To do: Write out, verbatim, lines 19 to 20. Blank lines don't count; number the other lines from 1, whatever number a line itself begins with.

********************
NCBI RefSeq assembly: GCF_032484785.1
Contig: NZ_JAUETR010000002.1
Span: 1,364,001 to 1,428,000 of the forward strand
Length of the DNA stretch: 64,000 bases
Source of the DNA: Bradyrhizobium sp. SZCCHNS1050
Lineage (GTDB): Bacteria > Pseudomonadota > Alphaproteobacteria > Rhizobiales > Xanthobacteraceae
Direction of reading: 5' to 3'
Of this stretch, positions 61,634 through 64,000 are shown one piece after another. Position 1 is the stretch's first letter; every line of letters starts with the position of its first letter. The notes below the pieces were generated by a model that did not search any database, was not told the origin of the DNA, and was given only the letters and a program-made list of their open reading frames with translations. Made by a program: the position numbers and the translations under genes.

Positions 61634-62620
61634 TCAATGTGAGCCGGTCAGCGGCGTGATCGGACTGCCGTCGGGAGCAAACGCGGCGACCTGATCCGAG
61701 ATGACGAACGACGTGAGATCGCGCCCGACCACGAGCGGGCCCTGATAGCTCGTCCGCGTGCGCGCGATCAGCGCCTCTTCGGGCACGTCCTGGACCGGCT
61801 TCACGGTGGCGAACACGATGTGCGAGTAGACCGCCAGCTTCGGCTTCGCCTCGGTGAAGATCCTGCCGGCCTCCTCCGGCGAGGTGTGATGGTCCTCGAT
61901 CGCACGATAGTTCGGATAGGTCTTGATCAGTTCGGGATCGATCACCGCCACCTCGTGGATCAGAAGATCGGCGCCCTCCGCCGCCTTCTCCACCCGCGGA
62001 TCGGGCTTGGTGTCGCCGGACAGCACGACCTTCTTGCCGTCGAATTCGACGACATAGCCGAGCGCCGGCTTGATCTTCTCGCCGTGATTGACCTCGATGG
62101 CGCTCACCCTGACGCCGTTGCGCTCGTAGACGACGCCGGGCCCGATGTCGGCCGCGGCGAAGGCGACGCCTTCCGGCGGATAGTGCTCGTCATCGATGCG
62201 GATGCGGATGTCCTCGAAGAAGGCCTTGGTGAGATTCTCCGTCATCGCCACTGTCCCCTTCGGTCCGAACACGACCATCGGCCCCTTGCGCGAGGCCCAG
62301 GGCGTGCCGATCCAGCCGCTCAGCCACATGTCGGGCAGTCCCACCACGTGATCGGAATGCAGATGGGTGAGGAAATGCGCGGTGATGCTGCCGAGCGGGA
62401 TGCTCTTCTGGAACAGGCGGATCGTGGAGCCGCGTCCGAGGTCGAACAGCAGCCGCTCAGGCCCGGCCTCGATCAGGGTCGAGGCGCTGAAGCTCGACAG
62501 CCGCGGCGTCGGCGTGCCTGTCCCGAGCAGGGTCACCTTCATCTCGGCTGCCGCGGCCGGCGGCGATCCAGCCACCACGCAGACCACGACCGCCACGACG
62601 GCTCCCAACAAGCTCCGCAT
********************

62501 CCGCGGCGTCGGCGTGCCTGTCCCGAGCAGGGTCACCTTCATCTCGGCTGCCGCGGCCGGCGGCGATCCAGCCACCACGCAGACCACGACCGCCACGACG
62601 GCTCCCAACAAGCTCCGCAT